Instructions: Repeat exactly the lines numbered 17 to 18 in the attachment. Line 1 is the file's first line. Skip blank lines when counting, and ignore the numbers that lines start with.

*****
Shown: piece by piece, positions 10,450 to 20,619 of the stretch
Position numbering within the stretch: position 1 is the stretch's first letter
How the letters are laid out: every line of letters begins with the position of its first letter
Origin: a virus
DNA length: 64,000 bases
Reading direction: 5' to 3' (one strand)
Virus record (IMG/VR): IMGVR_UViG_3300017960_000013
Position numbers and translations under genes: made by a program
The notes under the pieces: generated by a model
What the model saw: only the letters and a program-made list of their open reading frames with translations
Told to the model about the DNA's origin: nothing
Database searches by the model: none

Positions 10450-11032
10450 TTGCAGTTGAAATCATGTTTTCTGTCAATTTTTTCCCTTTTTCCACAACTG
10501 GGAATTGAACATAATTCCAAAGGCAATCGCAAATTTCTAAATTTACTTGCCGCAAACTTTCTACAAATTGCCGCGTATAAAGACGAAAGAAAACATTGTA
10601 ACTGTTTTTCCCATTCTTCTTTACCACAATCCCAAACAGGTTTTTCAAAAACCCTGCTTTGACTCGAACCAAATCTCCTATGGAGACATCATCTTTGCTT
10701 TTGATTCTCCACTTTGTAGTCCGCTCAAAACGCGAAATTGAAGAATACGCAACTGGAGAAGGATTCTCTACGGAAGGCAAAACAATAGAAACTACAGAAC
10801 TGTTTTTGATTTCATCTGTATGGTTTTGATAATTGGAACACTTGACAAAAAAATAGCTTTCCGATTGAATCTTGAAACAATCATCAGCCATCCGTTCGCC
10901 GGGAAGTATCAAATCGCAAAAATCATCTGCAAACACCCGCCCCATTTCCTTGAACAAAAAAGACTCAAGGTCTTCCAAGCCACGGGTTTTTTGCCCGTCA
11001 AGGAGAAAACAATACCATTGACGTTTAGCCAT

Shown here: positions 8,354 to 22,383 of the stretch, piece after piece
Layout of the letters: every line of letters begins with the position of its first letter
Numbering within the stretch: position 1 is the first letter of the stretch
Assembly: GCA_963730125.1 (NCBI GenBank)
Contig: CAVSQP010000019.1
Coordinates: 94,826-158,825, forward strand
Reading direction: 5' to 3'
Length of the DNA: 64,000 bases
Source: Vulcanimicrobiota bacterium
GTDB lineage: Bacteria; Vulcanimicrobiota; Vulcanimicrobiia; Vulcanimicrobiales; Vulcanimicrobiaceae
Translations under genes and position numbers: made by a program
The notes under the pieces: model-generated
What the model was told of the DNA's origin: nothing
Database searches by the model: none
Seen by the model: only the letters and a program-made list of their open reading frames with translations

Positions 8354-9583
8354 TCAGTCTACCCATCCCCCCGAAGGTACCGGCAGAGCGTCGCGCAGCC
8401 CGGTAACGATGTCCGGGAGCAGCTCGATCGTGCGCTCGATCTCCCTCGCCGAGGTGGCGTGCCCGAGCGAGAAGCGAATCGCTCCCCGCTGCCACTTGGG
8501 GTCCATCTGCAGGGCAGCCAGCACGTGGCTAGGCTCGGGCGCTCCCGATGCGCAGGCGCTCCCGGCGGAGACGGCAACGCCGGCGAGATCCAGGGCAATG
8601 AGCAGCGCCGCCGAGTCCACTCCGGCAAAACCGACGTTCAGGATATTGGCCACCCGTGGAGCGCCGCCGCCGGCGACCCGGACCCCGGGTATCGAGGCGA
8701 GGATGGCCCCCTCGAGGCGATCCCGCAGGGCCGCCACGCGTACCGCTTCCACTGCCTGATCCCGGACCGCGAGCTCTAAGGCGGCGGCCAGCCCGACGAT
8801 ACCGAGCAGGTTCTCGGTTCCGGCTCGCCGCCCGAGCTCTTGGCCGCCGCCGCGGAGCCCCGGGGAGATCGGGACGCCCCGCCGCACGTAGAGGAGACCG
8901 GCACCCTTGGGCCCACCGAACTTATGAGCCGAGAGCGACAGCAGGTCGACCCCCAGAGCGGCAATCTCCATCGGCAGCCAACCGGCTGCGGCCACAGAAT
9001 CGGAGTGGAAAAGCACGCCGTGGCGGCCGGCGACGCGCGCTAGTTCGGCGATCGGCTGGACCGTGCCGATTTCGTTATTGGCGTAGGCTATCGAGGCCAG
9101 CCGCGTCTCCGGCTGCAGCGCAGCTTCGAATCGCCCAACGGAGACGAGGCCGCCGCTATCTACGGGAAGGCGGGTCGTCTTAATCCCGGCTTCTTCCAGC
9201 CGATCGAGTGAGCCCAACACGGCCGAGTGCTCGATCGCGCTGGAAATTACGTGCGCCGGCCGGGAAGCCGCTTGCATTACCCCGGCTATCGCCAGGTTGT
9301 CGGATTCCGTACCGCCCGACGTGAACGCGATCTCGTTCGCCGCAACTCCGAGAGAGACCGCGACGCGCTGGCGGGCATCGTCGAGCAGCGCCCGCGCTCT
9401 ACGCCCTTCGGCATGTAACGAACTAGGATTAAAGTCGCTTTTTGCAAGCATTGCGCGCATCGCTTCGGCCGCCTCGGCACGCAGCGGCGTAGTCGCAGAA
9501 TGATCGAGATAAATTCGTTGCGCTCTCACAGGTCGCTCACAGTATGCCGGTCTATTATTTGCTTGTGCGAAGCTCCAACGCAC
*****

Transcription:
10701 TTGATTCTCCACTTTGTAGTCCGCTCAAAACGCGAAATTGAAGAATACGCAACTGGAGAAGGATTCTCTACGGAAGGCAAAACAATAGAAACTACAGAAC
10801 TGTTTTTGATTTCATCTGTATGGTTTTGATAATTGGAACACTTGACAAAAAAATAGCTTTCCGATTGAATCTTGAAACAATCATCAGCCATCCGTTCGCC